El Niño impacts the precipitation recycle ratio over the Tibetan Plateau at interannual timescale
The water cycle over the Tibetan Plateau (TP), known as the "Asian Water Tower", is vital to the regional and downstream climate and ecosystem. A new study found that the interannual variability of the summer precipitation recycle ratio over the TP is influenced by the El NIño events in preceding winters. The study was published in Journal of Geophysical Research: Atmospheres and conducted by researchers from the Institute of Atmospheric Physics at the Chinese Academy of Sciences.
The precipitation recycle ratio is the contribution rate of the local evaporation to the total precipitation. "It's an important indicator of the water cycle process in the atmosphere. However, previous studies about precipitation recycle ratio over the TP remains inconclusive," said Dr. Tianjun Zhou, the corresponding author of the study. "The key point is the reasonable consideration of the atmospheric water vapor mixture processes."
Using the advanced reanalysis data ERA5 of the high resolution and a bulk model method, the team analyzed the interannual variability of the precipitation recycle ratio over the TP.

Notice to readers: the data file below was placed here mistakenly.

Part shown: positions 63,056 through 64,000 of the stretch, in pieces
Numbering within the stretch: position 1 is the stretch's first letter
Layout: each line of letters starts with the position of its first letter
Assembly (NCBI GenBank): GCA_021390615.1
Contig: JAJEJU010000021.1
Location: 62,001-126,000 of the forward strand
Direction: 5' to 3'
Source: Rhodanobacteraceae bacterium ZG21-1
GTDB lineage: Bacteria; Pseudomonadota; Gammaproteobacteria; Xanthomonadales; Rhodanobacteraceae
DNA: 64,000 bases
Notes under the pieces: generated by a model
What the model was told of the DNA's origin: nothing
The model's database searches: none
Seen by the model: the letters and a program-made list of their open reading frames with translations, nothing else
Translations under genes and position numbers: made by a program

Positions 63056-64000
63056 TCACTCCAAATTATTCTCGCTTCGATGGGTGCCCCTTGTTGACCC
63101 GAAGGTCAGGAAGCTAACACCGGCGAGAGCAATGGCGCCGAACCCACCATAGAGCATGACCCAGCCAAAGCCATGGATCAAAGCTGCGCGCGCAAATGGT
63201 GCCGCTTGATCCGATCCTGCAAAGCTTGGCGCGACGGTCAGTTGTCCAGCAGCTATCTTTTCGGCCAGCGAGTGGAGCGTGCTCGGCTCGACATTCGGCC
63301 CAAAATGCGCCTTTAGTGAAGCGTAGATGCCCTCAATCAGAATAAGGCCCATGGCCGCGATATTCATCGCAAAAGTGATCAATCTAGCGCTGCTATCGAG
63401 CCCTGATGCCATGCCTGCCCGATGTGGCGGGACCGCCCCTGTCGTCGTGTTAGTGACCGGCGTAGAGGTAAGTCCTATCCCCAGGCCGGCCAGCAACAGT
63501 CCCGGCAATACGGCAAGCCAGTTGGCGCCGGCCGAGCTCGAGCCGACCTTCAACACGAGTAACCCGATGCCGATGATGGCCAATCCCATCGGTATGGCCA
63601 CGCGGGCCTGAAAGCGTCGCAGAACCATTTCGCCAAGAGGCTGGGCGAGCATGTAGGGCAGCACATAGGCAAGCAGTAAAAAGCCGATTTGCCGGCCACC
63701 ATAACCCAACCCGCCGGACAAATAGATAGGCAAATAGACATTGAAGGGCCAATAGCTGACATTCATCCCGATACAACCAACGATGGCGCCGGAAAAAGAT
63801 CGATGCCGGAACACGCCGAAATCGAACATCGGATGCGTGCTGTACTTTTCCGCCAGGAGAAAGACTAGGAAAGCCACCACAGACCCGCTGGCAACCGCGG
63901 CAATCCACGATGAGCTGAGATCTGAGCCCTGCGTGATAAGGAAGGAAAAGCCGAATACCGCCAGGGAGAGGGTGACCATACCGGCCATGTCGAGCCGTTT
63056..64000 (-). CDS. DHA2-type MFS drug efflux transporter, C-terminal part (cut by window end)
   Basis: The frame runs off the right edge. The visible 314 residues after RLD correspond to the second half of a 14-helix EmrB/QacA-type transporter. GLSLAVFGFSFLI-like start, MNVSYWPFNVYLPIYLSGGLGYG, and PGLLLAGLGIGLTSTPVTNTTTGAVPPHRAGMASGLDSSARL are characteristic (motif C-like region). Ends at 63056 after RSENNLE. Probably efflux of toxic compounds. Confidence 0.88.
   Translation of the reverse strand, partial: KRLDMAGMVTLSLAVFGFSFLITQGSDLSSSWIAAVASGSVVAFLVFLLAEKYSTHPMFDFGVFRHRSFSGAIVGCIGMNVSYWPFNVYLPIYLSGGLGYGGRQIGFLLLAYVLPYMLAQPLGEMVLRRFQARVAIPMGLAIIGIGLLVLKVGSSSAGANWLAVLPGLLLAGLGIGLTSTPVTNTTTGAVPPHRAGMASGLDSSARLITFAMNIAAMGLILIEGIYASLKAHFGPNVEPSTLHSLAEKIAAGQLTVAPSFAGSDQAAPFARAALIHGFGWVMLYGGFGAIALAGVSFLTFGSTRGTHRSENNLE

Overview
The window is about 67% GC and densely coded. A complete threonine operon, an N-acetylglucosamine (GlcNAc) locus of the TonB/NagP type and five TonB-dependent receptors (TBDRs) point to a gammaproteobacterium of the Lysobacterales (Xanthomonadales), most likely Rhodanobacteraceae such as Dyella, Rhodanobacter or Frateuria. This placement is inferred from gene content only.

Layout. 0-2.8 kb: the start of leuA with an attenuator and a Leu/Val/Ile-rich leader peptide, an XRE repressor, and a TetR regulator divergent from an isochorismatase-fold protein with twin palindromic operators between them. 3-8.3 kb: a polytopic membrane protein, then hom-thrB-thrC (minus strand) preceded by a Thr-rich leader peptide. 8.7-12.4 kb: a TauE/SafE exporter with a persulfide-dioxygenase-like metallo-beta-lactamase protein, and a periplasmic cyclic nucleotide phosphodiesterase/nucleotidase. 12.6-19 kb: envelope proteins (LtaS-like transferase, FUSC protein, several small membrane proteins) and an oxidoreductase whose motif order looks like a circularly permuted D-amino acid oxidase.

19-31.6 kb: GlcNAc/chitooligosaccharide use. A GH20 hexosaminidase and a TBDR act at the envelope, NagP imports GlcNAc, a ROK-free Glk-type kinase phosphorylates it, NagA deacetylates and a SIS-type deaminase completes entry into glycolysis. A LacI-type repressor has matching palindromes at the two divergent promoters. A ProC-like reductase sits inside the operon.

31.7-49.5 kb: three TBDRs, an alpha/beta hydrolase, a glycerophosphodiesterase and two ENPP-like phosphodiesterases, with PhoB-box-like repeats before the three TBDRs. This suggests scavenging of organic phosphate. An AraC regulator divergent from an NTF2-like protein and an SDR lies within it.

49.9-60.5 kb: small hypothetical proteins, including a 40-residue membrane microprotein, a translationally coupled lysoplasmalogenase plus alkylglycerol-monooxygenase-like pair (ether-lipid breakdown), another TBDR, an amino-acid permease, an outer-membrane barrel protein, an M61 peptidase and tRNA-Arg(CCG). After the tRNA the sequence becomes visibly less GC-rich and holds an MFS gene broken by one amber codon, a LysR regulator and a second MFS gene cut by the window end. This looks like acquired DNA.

"The results show the impact of ENSO, the most significant variability of the climate system at interannual timescale," said Dr. Zhou. "In the El Niño decaying summers, the large-scale anomalous anticyclone spans over the Indo-Northwest Pacific and the westerly anomalies along the north flank of the anticyclone transport more moisture into the TP. The increased external inflow and decreased local evaporation lead to a decrease in the precipitation recycle ratio over the TP."
"The change in the recycle ratio induced by the preceding El NIño events explains 60% of its interannual variability, but the response of precipitation recycle ratio over the TP in summer to the preceding El Niño and La Niña events is asymmetric," said Dr. Zhou. "We hope this study is conducive to reach consensus on the climatic precipitation recycle ratio over the TP and advance our knowledge about its interannual variability mechanism."